Turkey is one of the world’s most sought-after travel destinations, a diverse nation filled with a rich culture, epic landscapes, incredible food, and history. So much history!
Turkey still retains many treasures from the civilizations of history which have risen, fallen, conquered, or left its territory – including the Byzantine, Seljuk and Ottoman Empire.
Thankfully today, things are a little more subdued since the formation of the Republic of Turkey in 1922 – but the inherited architectural jewels of Ancient Turkey remain for tourists to fawn over. Not to mention plenty of more modern delights and divine natural landscapes.
There are so many places to visit in Turkey; you could spend a lifetime explore its riches and only just scratch the surface. This is why we have developed this cheat sheet to help you with your travels.
But first – what is a landmark?
A landmark is a recognizable natural or artificial feature that typically stands out from its environment and has become a local or national symbol. For modern tourists, a landmark is useful for navigation – in terms of a physical waypoint and trying to help you organize your itinerary.
Getting the off-the-beaten-track is all well and good, but at the end of the day – there are some spots you just have to see when you visit a country. Think about the Apollo Mission Control Center in Texas or the Matterhorn in Switzerland. Place so famous it would be almost inconceivable to skip such spots….and why would you want to?
When approaching a trip to the land of bazaars, carpets, and baklava, you will want to tick off as many famous Turkish landmarks as you can – and the best way is to do that is often by flying, hiring a rental car, or taking a tour.
The world’s 37th-largest country in terms of area, Turkey has three major coastlines, seven geographical regions and a population of 83 million. It should thus come as no surprise that there is a lot to explore in Turkey…and no list of famous Turkish landmarks could ever be exhaustive. But, we have tried to get the highlights by putting a call out to our few travel bloggers – and asking them to tell us about their favorite.
This way, you have a reasonable frame of reference to inspire your Turkish travels where you can choose a few that you absolutely cannot miss… or cram as many as possible into one trip.
If you plan it right and have enough time, you might just hit them all — plus discover plenty more of your own highlights of Turkey while you’re at it!
The significance of ANZAC Cove to Australians is difficult to explain to others who may not have grown up learning about the stories from the first World War and the battle of Gallipoli. Named after the Australian and New Zealand Army Corps, the site is where ANZAC and allied forces invaded the Gallipoli peninsula back in 1915. Over an eight-month period, over 100,000 soldiers died, and 500,000 were injured across both allied and Turkish forces.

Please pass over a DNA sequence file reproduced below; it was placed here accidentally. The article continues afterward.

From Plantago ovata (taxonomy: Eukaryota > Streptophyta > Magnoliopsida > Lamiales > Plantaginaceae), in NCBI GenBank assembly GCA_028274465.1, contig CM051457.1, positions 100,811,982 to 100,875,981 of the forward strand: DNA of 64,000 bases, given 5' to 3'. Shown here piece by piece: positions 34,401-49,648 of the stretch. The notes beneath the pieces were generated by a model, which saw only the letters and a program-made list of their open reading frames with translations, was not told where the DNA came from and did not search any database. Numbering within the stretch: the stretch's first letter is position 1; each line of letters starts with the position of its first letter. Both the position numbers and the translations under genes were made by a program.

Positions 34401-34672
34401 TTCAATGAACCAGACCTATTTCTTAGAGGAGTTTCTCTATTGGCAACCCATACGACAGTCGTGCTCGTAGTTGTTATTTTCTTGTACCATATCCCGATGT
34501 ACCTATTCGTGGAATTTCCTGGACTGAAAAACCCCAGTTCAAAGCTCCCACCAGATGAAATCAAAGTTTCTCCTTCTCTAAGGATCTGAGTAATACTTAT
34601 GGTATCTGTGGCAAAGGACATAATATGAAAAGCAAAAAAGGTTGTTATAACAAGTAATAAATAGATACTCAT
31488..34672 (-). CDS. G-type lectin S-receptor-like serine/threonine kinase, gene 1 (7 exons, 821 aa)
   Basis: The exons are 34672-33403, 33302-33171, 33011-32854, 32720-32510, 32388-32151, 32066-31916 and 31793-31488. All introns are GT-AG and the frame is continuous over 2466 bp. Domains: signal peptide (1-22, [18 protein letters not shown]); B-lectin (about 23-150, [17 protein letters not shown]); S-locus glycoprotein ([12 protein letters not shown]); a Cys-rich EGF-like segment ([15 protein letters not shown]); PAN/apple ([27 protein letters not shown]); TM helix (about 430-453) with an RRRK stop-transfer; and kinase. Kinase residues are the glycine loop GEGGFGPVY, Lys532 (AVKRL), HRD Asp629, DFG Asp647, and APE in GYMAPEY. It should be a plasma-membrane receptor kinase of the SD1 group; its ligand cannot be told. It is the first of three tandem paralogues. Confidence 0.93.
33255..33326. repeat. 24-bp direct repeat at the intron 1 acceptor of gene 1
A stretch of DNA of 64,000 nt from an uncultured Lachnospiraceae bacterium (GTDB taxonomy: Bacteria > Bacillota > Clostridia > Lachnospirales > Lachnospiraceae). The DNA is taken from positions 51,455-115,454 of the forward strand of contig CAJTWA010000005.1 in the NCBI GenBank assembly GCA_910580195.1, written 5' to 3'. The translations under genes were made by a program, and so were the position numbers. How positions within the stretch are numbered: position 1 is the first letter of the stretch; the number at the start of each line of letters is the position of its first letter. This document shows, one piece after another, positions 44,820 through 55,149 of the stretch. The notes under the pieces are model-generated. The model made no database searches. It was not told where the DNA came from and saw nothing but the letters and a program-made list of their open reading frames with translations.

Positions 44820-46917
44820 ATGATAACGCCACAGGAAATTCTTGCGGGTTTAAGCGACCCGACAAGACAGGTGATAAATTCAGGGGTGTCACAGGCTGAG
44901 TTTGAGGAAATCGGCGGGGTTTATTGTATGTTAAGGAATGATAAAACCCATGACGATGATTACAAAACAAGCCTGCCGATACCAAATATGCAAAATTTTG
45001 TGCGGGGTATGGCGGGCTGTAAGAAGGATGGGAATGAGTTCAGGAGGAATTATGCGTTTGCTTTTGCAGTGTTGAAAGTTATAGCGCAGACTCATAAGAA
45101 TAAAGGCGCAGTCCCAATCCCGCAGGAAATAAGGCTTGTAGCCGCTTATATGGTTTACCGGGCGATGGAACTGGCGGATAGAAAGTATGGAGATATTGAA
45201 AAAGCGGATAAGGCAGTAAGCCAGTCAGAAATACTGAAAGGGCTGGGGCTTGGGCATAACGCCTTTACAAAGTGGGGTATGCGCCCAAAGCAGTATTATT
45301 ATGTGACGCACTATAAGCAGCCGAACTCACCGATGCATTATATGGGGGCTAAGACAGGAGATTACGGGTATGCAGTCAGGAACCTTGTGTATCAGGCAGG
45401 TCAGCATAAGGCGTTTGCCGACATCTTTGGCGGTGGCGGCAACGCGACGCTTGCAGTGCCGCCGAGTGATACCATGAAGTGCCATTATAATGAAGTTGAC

While the ultimate goal was to control the Dardanelles and eventually capture Constantinople (modern-day Istanbul), the campaign barely made it past the beaches of the initial landing. On arrival, you will immediately see the steep terrain and thick shrubbery that surround the coastline that would have made fighting incredibly difficult.
Despite the failed campaign, these are events that shaped the national identity of Australia and New Zealand and continue to be celebrated annually to this day on the anniversary of this landing (25th April.
Visiting the sites where the battles took place, and the beaches where so many were killed was a very moving experience for me personally, and I am sure it is a feeling that touches all wander these grounds each day.
You will find large memorials and cemeteries at each of the battlegrounds and also scattered along the waterfront. It is a somber experience where silence and self-reflection take over.
There is one site that for that stuck in my mind was the Ataturk quote on the Ari Burnu Memorial. Reading this shook me out of that Aussie perspective a little and helped me appreciate the Turkish side of things as we explored the rest of the site.
“Those heroes that shed their blood and lost their lives … You are now lying in the soil of a friendly country. Therefore rest in peace. There is no difference between the Johnnies and the Mehmets to us where they lie side by side here in this country of ours … You, the mothers who sent their sons from faraway countries, wipe away your tears; your sons are now lying in our bosom and are in peace. After having lost their lives on this land they have become our sons as well.”
For most visitors, I would recommend a day trip to Gallipoli from Istanbul. This will be a long day, but hassle-free, and will mean you have a tour guide to share some deeper history at each stop.
If you were traveling further down the west coast of Turkey, then an overnight stop may be required at either Eceabat or Canakkale. Just note that Canakkale is on the other side of the Dardanelles and is only accessible by ferry.
Explored by James from Teamajtravels.com
If you happen to travel to the capital of Turkey, one of the things to do in Ankara is to visit the mausoleum of Ataturk called Anitkabir. This famous landmark in Turkey, literally translated as the “memorial tomb,” is dedicated to the life and deeds of Mustafa Kemal Ataturk, the founder of the Republic of Turkey. It was even depicted on various banknotes between 1966-1987 and 1997-2009.
The mausoleum is huge, with four main parts: the Ceremonial Plaza, the Road of Lions, the Peace Park, and the Hall of Honor. The entrance of the monument follows a 262-meter-long pedestrian path lined by twelve pairs of lions on both sides. These seated lions represent 24 Oghuz Turkic Tripes, as well as peace and power. The Ceremonial Plaza is the main area to explore the mausoleum. Designed to accommodate around 15,000 people, this 129-meter-long area features 373 Turkish carper patterns.